Personalised library services?

On the 22nd March at Homerton College, myself and Libby Tilley, librarian at the English Faculty here in Cambridge, will be running a one-day symposium on personalised library services in HE. The event has arisen from an article that we wrote together back in September 2009, originated by Libby, entitled ‘Boutique libraries at your service’ which was published in Library & Information Update in July 2010, and the subsequent commissioning of a book on the same subject by Ashgate.

The article (which is accessible in full via the above link by kind permission of Update) examines the potential application of the boutique hotel model to libraries due to their focus on personalised service. It also stands as a defence of subject librarians embedded in their departments who have developed local specialist services to their unique user groups, an approach which is at odds with, and threatened by, the more anonymous centralised approach. Ultimately it proposes a new ’boutique library model’ which comprises: subject librarians taking a boutique (or personalised) approach; centrally managed activities which support local services; and collaborative activities to further enhance service excellence.  Interestingly, our spirited defence of the local boutique approach increasingly chimes with the current reversion to – and celebration of – the embedded faculty librarian in US academic libraries.

Although the article was received favourably, albeit by a smaller audience than we had hoped (due to its publication in the digital version of Update), several librarians responded to us by saying: ‘Yes great article, but surely it just articulates what we do already?’ While there may be some truth in this, our feeling was that the value of this approach could be better enhanced and  recognised by exploring its intrinisic value (and the reason for its evolution) in a paper and by formulating a model. We hoped, and still hope, that the model can be applied across the Higher Education sector and, if necessary, used to defend the development of local specialist services where and when they are under threat.

I’m also of the opinion that although we think we personalise our services, that in reality we don’t work that approach hard enough. Do you know what all your PhDs are researching? Do you become actively involved in the research process? Do you give out induction materials to named students?  Are your service guides relevant to one student group or as many as possible? Do you regularly meet with all your users face to face? Do you greet everyone who comes into your library? etc. I know that I couldn’t honestly say yes to any of those. Are we missing a trick or tricks? I’m sure we are and that we could be sharing our personalised success stories.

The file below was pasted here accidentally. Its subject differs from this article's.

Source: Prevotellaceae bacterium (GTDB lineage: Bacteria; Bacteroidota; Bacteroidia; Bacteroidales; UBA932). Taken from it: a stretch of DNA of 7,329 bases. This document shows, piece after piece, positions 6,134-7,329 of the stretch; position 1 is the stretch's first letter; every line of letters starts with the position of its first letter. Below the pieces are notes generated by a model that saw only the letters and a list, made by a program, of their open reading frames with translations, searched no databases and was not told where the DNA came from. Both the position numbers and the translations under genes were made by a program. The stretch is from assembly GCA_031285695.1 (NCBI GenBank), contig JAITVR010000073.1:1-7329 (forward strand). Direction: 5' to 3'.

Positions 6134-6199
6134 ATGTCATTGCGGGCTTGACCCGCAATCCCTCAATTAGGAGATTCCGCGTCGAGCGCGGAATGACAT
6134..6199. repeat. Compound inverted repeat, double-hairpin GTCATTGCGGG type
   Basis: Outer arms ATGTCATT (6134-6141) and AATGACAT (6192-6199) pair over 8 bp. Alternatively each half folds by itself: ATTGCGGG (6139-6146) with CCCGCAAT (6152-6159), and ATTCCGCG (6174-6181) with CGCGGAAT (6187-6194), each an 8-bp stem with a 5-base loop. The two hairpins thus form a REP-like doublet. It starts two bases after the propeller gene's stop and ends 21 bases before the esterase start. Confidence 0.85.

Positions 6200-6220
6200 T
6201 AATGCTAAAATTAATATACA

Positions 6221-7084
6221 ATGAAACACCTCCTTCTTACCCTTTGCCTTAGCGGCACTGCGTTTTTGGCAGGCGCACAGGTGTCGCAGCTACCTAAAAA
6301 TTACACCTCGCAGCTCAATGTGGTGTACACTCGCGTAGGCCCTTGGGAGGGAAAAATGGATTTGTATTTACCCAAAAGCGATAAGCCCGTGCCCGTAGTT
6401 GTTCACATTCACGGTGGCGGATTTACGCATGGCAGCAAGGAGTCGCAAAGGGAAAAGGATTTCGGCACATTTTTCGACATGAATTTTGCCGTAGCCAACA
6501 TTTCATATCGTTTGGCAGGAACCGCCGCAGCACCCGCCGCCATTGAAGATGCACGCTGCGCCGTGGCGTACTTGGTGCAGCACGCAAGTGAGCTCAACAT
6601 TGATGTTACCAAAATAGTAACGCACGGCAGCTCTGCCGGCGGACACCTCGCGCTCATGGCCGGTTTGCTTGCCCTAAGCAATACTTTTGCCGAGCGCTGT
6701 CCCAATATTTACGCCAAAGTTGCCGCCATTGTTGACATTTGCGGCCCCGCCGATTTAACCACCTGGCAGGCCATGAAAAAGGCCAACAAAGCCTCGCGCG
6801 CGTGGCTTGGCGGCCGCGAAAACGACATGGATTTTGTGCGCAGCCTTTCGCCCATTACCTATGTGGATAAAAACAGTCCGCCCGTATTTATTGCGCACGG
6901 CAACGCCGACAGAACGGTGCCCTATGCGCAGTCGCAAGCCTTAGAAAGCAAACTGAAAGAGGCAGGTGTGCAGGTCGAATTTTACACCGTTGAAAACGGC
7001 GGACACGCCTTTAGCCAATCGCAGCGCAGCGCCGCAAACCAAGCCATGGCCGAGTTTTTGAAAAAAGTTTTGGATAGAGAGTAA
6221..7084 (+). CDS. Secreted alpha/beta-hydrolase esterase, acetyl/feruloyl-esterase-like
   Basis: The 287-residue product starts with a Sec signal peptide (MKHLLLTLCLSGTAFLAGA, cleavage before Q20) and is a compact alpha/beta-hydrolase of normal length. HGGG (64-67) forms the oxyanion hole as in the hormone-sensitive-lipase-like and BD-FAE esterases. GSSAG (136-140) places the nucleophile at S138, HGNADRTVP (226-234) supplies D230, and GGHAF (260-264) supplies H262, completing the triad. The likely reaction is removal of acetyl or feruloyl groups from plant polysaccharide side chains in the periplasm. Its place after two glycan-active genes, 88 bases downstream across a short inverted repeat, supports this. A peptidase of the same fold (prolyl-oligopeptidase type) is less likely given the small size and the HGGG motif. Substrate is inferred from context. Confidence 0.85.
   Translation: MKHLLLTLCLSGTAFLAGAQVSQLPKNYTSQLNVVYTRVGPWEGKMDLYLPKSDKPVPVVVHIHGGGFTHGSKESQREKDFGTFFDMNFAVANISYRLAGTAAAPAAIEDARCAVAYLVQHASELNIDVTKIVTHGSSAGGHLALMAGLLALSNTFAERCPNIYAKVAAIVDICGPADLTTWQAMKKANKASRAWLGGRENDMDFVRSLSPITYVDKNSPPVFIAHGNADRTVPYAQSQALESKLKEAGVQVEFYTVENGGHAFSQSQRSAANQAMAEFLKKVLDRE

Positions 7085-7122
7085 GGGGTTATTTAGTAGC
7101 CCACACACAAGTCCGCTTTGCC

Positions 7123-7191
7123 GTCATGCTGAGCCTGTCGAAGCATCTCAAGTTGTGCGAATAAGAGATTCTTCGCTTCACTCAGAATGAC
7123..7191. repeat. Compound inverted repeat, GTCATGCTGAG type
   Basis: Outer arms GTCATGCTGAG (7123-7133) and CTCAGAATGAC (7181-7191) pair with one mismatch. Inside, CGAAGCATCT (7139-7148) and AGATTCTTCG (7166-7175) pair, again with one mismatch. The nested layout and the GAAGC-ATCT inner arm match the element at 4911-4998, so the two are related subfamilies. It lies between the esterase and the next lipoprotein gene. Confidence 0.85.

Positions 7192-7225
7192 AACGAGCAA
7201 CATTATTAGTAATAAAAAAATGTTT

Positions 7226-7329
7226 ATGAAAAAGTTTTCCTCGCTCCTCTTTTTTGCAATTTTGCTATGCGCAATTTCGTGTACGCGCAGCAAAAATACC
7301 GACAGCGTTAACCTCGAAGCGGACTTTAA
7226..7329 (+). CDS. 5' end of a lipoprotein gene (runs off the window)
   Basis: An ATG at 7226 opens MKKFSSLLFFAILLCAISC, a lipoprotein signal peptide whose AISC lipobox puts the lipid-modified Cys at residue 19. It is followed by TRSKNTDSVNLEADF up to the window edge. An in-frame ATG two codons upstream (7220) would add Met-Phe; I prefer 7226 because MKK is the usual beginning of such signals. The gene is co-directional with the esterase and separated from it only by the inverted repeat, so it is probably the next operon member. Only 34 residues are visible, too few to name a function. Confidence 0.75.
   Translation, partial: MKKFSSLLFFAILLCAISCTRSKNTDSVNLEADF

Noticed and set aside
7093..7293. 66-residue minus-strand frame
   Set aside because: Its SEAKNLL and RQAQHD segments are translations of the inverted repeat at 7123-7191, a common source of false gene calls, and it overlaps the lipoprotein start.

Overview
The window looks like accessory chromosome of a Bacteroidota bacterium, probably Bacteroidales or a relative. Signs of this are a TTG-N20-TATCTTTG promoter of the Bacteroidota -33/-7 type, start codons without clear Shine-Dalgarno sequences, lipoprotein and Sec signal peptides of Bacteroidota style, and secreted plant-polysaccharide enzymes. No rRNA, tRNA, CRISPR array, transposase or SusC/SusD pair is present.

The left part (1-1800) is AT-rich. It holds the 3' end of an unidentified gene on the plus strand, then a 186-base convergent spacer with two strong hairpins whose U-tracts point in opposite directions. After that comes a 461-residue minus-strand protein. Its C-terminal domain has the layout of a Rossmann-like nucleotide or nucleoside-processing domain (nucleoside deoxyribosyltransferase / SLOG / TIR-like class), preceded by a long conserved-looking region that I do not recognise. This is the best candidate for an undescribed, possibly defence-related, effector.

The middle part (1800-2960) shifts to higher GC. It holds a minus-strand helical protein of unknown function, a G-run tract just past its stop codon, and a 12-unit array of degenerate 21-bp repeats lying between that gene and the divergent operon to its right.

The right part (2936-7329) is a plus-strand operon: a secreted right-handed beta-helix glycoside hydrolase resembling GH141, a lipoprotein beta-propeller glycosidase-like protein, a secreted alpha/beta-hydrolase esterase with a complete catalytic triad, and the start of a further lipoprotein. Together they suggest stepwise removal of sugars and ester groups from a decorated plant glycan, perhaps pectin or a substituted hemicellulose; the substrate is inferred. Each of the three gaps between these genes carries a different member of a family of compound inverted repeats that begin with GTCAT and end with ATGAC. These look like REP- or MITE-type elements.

Anyway, this blog post was by way of an introduction to our forthcoming symposium. If you are interested in exploring personalised library services further and examining the application of our wider boutique model then we’d love to see you here in Cambridge on 22 March. As I write there are around 20 places left.

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4 thoughts on “Personalised library services?

  1. magistra says:

    I wondered about coming along to this, it sounds like a good way of getting a feel for new directions in academic libraries. And then I saw the price…

    Why are library events often so expensive? What is the money being spent on? I regularly go to academic day conferences which cost 15-20 GBP. I can afford that out of my own funds. I can’t afford to pay 75 GBP for an event personally, and as it’s not directly related to my job and I’m only a temp anyhow, I’d be unlikely to get work to pay for it. It seems to me that you’re cutting out a substantial potential audience with this kind of pricing.

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    1. libreaction says:

      The price of this event is comparably inexpensive and simply covers costs for hiring the venue, AV support, lunch and refreshments. It also pays for speakers travel expenses and administrative materials. We will not be making any profit from this event.

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    2. Libby Tilley says:

      There are an awful lot of courses our there in the wider librarianship community which cost more money – which people must be paying for because they are often full. This is a conference with a difference – one reason why it’s called a symposium. You’ll get the personalised approach, the oportunity to contribute and engage with the topic in workshops with key practitioners in librarianship. It should be challenging and motivational. And yes – as Andy says we’re not making a profit in any case!

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